Pass sauce through a food mill fitted with a medium disk, discard the seeds and let cool.*
*I just put the mixture into a food processor, and it worked out just fine.
Next up I settled on a great recipe, also from Martha Stewart Living. Check it out, because it was awesome.
Caramelized Onion, Goat Cheese, and Turkey Sausage Pizza
Adapted from Martha Stewart
1/4 cup olive oil
2 tablespoons unsalted butter
8 medium red onions, sliced into 1/4-inch rounds
8 garlic cloves
2 tablespoons balsamic vinegar
2 teaspoons sugar
1 teaspoon kosher salt
1/3 teaspoon freshly ground black pepper
8 ounces turkey sausage
5 ounces goat cheese
1 cup fresh arugula, optional
Heat 2 tablespoons oil and the butter in a large skillet over medium-low heat. Add the onions and garlic cloves, and cook until they begin to soften, stirring often, about 20 minutes. Add the vinegar, sugar, salt, and pepper, and cook until golden brown, stirring often, about 50 minutes. Set aside.
Heat 1 tablespoon olive oil in a large skillet on medium-high heat. Add the sausage, and cook until browned on all sides, about 10 minutes. Transfer the sausage to a cutting board, and sliced into 1/4-inch rounds.
Preheat the oven to 400F. Place your pizza dough on a lightly floured surface. Roll the dough out to a 12-inch circle. Transfer to a pizza peel. Brush with olive oil. Top pizza with a layer of the onion mixture, the sausage, and the goat cheese. Sprinkle with a handful of arugula. Bake until the dough is golden brown and crisp, about 15 minutes. Transfer to a wire rack to cook slightly. Top with more fresh arugula and goat cheese. Serve hot.
This was all that remained of our pizza by the time I got around to grabbing my camera. It was as delicious as it was beautiful. The rich colors of the red onion and the pop of the arugula were awesome. It was seasonally appropriate and super savory. We scarfed the whole thing down pretty quickly, but I would definitely make it again.
Along with our caramelized onion pizza, we made a pepper, mushroom and onion pizza (with a little sausage thrown in), and an eggplant pizza with mozzarella and fresh basil. The eggplant was leftover dinner from Eggplant Parmesan at the South Philly Taproom the night before. Delectable!
Unfortunately for Philadelphia, the Phillies lost that night, therefore giving up their chance to win the Pennant. Fortunately for us, we had tons of awesome pizza and some Yards Philadelphia Pale Ales. We did hang our heads in sorrow for the Phils’ loss, but only until our next pizza came out of the oven.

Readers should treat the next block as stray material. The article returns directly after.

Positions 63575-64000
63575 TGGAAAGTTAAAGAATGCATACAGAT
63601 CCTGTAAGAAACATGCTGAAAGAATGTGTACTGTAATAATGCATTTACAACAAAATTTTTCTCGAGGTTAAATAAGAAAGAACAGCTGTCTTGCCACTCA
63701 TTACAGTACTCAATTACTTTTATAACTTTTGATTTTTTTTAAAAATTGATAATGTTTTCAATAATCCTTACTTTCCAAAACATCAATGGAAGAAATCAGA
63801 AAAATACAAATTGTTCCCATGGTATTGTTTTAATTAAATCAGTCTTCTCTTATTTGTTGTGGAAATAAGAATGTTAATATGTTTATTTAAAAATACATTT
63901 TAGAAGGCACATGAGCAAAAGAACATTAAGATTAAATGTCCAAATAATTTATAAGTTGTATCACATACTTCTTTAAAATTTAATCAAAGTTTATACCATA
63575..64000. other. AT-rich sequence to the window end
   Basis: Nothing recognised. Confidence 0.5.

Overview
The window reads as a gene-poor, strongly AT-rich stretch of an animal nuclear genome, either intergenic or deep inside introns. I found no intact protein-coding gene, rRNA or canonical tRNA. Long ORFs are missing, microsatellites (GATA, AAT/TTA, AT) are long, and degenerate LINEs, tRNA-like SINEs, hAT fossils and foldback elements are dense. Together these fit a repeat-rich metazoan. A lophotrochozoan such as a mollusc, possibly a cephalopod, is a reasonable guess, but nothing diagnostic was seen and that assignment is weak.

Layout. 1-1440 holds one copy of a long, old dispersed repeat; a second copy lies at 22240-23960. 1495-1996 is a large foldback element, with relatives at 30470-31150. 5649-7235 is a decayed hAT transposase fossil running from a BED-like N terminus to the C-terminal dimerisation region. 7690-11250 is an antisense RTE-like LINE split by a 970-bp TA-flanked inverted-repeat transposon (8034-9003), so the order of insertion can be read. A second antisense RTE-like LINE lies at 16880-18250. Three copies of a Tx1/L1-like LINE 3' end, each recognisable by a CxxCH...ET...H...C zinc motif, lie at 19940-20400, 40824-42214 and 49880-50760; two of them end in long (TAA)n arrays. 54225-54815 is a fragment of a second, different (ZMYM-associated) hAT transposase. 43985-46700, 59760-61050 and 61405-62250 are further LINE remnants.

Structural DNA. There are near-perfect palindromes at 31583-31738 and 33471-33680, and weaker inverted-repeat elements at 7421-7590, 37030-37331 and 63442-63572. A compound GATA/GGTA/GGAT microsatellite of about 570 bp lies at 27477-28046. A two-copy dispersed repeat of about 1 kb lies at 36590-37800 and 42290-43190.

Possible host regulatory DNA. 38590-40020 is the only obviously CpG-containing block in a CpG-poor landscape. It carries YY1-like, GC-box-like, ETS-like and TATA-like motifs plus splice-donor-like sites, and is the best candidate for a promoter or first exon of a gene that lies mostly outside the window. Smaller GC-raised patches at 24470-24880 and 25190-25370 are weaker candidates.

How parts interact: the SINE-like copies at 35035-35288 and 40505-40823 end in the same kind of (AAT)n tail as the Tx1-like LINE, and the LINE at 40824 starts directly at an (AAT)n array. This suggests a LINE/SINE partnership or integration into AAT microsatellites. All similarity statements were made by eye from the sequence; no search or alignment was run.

Lately our Saturday or Sunday mornings have become quite a nice breakfast tradition. I’ve been trying to take at least one day a weekend and make a substanial meal. Something other than cereal or eggs. Recently we gave the collards and potato frittata a try, so I decided to do something a little less savory.
Recently I discovered the website Joy the Baker. I know a lot of my cooking-friendly friends have been using it for ages, so I’m not sure why it took me so long to figure out how amazing it is. Recently I’ve been trying to make one baked good a week, and so it was good timing to stumble upon this really lovely blog. I’ve already bookmarked quite a few recipes, but one stood out from the others. A great recipe for chai pancakes. I enjoy pancakes just fine, but I especially enjoy them when there is something special about them. Particularly pumpkin pancakes, blueberry pancakes, chocolate chip pancakes, etc. I thought that a lovely Saturday morning in October would be a great time to give these Chai pancakes a try.
Chai Spiced Buttermilk Pancakes
from Joy the Baker
2 cups flour
3 tablespoons sugar
2 teaspoons baking powder
1 teaspoon baking soda
1 teaspoon salt
3/4 teaspoon ground ginnamon
1/4 teaspoon ground cardamom
healthy pinch of ground cloves
scant 1/8 teaspoon ground ginger
1/8 teaspoon crushed black peppercorns (or a dash of freshly ground black pepper)
1 1/2 cups buttermilk
1/2 cup brewed black chai tea
4 tablespoons butter, melted and cooled
½ teaspoons vanilla extract
oil or cooking spray (for cooking)
In a large bowl beat eggs. Add buttermilk, chai tea, butter and vanilla and mix well. Add flour, sugar, baking powder, baking soda, spices and salt. Mix well until mostly smooth. Let batter set for a few minutes.
Heat griddle or pan over medium heat. Add a teaspoon of oil (I used grapeseed oil) to the pan or spray with cooking spray. You can test to see if the pan is hot enough by adding a few drops of water, when the drops start to dance its hot enough.
Pour 2 Tablespoons of batter onto the griddle. Cook on the first side until bubbles that form start to pop. You can also gently lift up the pancake to make sure the bottom is not overcooking, if it is the pan may be too hot and you will need to adjust the heat. Flip the pancake over with a spatula and cook until golden brown. Repeat until all the batter is gone. Let cooked pancakes rest on a heat proof plate in a 200 degree F oven until ready to serve.
These were perfect. The batter was a little different than anything I’ve worked with, but it made some awesome pancakes. I used to be pretty terrible at making pancakes (some of my readers can attest to that…), but recently I think I’ve mastered my technique. I’ve been having so much fun with them lately, and this recipe definitely contributed to how much fun they are to make. They were perfect with a little bit of maple syrup, but I got a little crazy and spread some blackberry jam (ahh, summer) on top. I had about 4 pancakes, and then had some more the next morning. Give these a try and impress yourself, and your friends!
Fig season is upon us and boy am I excited. I don’t know what it is about figs, maybe I ate too many Newton’s as a kid, but I am really obsessed with them. I enjoy dried figs just fine, but it is a real victory to get your hands on fresh figs, as they are pretty hard to find and their season is unbearably short. They are also expensive. Last season I picked some up at The Fair Food Stand in Reading Terminal Market for 6 for $5.00. This year I was particularly lucky though. Green Aisle Grocery, which is a boutique grocery in my neighborhood was selling them at a reduced rate for $2.00/6. They were very ripe and needed to be used quickly, so I grabbed a dozen, ran home, and whipped up some figgy ideas. Of course the first thing I did was make my Harvest Muffins from the previous post. But the figs stole the show with an awesome pizza that I’ve been wanting to make for months.